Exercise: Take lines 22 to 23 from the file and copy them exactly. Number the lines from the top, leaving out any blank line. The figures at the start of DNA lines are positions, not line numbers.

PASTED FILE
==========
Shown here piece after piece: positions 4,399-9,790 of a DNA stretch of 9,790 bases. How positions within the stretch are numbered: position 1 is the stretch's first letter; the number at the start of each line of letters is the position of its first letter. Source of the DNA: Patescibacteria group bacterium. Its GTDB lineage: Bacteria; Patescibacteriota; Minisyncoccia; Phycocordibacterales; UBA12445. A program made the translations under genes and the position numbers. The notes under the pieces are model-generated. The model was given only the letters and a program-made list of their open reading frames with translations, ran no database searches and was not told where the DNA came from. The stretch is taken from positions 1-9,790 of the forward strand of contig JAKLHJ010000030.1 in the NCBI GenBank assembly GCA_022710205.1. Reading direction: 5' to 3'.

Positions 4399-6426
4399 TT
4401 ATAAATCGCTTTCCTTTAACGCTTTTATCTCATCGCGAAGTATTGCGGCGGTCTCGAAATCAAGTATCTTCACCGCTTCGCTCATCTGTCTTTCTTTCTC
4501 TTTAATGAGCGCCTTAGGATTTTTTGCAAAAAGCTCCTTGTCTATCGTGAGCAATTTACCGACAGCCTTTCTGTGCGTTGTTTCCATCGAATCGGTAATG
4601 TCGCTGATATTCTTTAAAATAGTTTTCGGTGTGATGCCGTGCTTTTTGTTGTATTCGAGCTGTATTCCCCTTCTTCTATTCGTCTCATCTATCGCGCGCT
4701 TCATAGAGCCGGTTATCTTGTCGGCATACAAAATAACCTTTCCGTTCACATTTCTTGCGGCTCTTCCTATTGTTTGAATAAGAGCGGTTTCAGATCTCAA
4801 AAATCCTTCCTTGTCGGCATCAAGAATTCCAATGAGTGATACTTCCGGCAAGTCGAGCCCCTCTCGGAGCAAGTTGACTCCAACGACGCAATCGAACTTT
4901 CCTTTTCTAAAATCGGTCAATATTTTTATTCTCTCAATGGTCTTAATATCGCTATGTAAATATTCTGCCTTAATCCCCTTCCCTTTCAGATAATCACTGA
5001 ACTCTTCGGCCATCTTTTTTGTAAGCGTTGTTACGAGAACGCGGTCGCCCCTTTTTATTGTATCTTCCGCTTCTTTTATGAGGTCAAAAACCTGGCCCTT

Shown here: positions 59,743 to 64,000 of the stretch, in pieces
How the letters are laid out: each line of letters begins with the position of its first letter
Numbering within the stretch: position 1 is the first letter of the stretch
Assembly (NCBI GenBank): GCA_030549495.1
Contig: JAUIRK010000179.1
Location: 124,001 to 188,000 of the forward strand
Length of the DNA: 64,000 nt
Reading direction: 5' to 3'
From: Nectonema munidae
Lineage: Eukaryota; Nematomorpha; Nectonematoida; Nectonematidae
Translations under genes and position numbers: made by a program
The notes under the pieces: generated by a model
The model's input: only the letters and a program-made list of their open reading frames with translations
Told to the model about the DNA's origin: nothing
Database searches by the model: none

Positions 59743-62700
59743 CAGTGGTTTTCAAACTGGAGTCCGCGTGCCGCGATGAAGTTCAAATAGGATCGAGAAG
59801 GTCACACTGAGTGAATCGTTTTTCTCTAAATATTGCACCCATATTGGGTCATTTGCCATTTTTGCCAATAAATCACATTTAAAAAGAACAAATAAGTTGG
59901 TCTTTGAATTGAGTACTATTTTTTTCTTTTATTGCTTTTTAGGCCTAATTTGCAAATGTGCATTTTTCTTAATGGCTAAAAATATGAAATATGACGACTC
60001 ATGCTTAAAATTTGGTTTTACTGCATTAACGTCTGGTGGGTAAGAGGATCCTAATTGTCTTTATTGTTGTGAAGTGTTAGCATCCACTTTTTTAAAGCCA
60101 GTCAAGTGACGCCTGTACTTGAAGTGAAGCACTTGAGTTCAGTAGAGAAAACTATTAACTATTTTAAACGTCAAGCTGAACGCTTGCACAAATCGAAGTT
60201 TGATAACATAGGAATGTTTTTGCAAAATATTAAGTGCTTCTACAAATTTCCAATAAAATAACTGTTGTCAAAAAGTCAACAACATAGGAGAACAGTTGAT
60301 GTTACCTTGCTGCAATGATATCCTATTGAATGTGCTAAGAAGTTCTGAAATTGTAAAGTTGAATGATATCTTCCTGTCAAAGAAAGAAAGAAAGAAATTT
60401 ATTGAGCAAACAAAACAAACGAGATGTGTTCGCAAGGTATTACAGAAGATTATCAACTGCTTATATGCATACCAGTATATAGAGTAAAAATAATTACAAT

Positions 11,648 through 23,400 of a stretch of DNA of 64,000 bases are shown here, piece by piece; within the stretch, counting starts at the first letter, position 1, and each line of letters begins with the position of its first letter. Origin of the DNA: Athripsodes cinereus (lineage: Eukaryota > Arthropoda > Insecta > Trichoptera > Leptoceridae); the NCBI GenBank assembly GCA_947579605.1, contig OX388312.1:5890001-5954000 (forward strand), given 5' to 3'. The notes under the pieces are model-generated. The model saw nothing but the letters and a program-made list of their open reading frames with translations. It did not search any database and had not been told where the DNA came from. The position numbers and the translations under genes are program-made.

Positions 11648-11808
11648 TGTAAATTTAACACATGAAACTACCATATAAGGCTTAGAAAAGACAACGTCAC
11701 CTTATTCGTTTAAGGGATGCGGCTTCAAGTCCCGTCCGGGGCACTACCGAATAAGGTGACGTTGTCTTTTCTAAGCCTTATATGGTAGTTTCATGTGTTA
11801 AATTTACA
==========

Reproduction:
The notes under the pieces: generated by a model
The model's input: only the letters and a program-made list of their open reading frames with translations